Monday, 25 April 2011
Enlightenment! - #6
Kenny Graham features prominently in Enlightenment! - the current edition of YHO which can be downloaded here. He is someone whose name crops up occasionally in specific, discrete histories, but the overlaps are fascinating. Kenny is one of the most important figures in the development of British jazz music, as a saxophonist and as a composer. That national treasure Jonny Trunk has gone some way towards raising Kenny’s profile with the reissue of the fantastic Moondog and Suncat Suites, which features 1956 covers of compositions by the Viking of 6th Avenue and some of Kenny’s own compositions of a glorious homegrown exotica flavour. Trunk have also released a digital single of Kenny’s King’s Cross Climax from the Australian Suite he composed for the Ted Heath Orchestra. You’d be hard pressed to buy much else in the way of Kenny Graham product, except for some great tracks on an essential Sanctuary/Castle boxset of 1950s British jazz called Too Hot!
Kenny Graham is acknowledged as one of the most open-minded of British jazz musicians. His compositions used elements of African, Caribbean and Latin music, and his groups (notably his Afro-Cubists) often featured musicians originally from Africa and the Caribbean. One of Kenny’s most revered recordings is his Caribbean Suite from 1953 (later covered by Harold Vick) which features the gloriously infectious track Bongo Chant, which over the years took on a life of its own and gradually mutated into Bangarang, the early reggae hit made famous by Lester Sterling & Stranger Cole.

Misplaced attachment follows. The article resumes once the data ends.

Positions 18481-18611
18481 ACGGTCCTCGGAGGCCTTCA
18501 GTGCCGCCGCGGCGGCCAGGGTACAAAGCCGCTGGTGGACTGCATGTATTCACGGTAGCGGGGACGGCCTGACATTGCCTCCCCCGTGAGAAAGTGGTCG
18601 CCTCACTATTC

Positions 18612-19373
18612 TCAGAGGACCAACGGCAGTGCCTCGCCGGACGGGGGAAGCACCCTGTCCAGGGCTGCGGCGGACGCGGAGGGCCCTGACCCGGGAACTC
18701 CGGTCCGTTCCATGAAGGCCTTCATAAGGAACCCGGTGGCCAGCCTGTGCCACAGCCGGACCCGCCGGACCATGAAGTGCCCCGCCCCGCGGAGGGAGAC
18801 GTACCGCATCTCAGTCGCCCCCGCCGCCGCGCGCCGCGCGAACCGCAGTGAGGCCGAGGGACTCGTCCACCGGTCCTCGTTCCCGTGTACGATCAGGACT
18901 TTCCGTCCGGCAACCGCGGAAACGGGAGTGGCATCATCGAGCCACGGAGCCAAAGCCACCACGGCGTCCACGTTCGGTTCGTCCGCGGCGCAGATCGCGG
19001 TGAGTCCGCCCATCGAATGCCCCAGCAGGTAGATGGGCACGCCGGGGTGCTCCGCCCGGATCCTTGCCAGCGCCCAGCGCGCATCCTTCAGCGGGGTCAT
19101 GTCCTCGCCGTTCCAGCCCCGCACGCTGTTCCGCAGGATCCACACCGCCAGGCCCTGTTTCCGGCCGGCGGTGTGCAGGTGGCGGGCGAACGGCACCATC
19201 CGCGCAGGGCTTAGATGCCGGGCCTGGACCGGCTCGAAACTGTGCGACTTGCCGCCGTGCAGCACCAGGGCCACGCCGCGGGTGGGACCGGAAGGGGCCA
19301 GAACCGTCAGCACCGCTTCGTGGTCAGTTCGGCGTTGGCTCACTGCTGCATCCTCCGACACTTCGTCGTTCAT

Kenny Graham also appears in the Colin MacInnes story, initially when the young writer Terry Taylor introduces his mentor to the sounds of Kenny Graham and his Afro-Cubists. MacInnes and Graham become friends subsequently, and work together on a musical drama which alas never got staged as events conspired against it. Kenny never really had much luck at all, and as ever the music business treated one of its truly gifted sons appallingly. He abandoned his sax, and concentrated more on composition. One of his finest moments came with the score for the 1963 Ken Hughes film, The Small World of Sammy Lee. This film features quite heavily in Enlightenment! and it links to many things, including Anthony Newley who put in such a great performance as Sammy.
One of the best things about the film is the opening title credits, with Kenny’s beautiful score playing as we see the streets of Soho as the working day begins and the camera wends its way down Berwick Street, Greek Street, Old Compton Street, past the restaurants, coffee bars and strip clubs. It’s a setting Kenny was perfectly qualified to compose for ...